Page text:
Hurtigruten chief executive Olav Fjell has called 2009 a year of transformation for the niche Norwegian cruiseline.
A restructure is under way: earlier this year sales and marketing activity was consolidated; Germany now has responsibility for continental Europe, and the UK has the US, UK, and the rest of the world.
For Fjell, who has been with the company less than two years, internal consolidation was an obvious move. “It didn’t take a genius to see there was potential for us to be more efficient by restructuring.”
The company is also halving its Norwegian shore staff, with the loss of about 200 jobs.
The fact Hurtigruten is a niche cruiseline has been its saving grace during the recession, according to Fjell.
During the first quarter of the company’s financial year, sales volumes were just 4% down on last year.
“Hurtigruten hasn’t been as badly hit this year,” said Fjell. “Prices are holding up well. One reason is we are selling an experience of the destination.”
The UK could overtake Germany as its largest source market for sales in the coming years, according to Fjell.
Germany is the group’s largest sales division but the UK has been earmarked for significant growth. “I see huge potential with the UK market. We have a product that appeals to the Brits,” Fjell said.
Boosting the UK’s market share to become its biggest source market was “realistic”, he said, considering the growth of ex-UK cruise sales.
UK trade sales were already “moving in the right direction” for the brand, which aims to increase its share of agent bookings from 55% to 85% of business in three years.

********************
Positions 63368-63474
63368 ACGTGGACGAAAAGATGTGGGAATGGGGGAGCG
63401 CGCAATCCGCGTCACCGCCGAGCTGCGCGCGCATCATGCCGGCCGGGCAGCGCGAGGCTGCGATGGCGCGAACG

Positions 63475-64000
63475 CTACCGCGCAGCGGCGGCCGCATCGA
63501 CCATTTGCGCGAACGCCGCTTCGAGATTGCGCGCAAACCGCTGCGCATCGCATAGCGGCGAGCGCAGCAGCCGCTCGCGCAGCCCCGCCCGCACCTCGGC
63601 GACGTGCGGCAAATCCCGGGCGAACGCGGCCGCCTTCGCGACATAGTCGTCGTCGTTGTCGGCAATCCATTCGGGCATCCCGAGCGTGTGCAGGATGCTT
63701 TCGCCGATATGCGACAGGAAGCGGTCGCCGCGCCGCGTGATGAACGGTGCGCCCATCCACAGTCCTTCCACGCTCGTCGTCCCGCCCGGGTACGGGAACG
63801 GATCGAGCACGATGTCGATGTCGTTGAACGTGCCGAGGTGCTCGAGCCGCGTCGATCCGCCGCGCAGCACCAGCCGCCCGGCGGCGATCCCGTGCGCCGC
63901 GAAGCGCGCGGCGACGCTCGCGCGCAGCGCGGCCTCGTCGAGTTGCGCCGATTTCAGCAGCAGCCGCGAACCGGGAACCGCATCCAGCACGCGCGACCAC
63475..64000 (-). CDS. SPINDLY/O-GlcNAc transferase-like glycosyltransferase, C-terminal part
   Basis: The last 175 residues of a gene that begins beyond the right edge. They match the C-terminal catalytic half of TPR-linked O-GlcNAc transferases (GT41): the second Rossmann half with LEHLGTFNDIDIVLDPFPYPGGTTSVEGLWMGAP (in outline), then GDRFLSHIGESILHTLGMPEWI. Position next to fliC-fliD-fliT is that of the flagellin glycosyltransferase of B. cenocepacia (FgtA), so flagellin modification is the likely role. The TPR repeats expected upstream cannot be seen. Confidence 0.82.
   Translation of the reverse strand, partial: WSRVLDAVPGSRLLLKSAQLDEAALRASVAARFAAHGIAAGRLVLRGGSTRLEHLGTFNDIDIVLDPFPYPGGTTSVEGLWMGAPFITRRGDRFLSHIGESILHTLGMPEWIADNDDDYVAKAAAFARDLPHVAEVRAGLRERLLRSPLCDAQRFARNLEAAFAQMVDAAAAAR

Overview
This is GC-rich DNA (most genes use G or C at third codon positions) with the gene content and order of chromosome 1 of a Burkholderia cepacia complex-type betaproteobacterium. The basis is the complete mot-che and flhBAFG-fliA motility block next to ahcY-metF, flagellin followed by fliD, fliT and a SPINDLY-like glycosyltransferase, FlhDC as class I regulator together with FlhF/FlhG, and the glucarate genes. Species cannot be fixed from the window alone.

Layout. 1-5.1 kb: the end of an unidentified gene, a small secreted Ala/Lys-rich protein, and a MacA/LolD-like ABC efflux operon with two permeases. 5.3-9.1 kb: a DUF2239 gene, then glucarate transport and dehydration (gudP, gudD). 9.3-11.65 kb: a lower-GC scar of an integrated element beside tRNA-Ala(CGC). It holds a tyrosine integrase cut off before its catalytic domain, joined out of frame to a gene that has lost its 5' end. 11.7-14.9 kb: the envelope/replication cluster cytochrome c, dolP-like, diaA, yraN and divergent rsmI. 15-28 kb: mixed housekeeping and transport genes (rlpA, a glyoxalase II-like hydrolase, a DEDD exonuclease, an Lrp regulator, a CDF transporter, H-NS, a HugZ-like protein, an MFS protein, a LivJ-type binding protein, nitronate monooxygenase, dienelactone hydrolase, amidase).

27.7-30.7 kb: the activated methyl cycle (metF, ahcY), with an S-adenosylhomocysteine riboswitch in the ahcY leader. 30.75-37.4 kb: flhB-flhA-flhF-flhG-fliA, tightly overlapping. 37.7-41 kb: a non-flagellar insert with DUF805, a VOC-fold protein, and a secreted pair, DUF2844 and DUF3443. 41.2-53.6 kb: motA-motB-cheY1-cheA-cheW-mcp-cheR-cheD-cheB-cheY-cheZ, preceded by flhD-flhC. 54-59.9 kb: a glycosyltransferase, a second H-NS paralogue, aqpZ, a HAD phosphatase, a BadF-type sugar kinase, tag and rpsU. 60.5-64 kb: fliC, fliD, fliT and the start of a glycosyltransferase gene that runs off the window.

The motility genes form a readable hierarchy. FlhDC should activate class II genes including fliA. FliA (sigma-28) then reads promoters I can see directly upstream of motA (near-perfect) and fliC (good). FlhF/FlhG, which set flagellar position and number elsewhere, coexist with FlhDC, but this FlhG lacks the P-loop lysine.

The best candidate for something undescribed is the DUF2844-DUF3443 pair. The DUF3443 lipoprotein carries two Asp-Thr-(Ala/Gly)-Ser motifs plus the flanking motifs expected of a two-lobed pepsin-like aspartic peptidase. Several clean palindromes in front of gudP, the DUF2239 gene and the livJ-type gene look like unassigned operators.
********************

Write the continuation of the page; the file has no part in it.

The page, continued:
Meanwhile, Fjell maintained the shift to late bookings in the UK had been less of an issue because Hurtigruten was less reliant than traditional cruiselines on the early-booking market. “Our focus is on the summer,” he said.
He admitted there was still capacity for the second half of the summer, but said the UK had started to claw back lost bookings. “In the first quarter [of the financial year], the UK was down in sales volumes, but it has returned,” Fjell said.
Filling ships in winter ‘still a challenge’
One of Hurtigruten’s biggest challenges remains filling ships during the winter season, said Fjell. “Hurtigruten has traditionally had three months in the summer when ships were full and the rest of the year they are running almost empty.”
But sales were improving as a result of a focus on the benefits of travelling to Norway during winter, such as the Northern Lights, he said.
“We’ve had growth in the winter for several years, but there is a lot to be done. It’s low occupancy in the winter, and it will be a focus for us in the future,” he said.
Fjell added the cruiseline was unlikely to expand beyond its core destinations, which include the Norwegian coastline and Spitzbergen. “We are trying to focus on what we know best. The Baltics and Mediterranean cruises we offer are more a function of us repositioning ships from the north to the south – that’s not where we see our future focus.”
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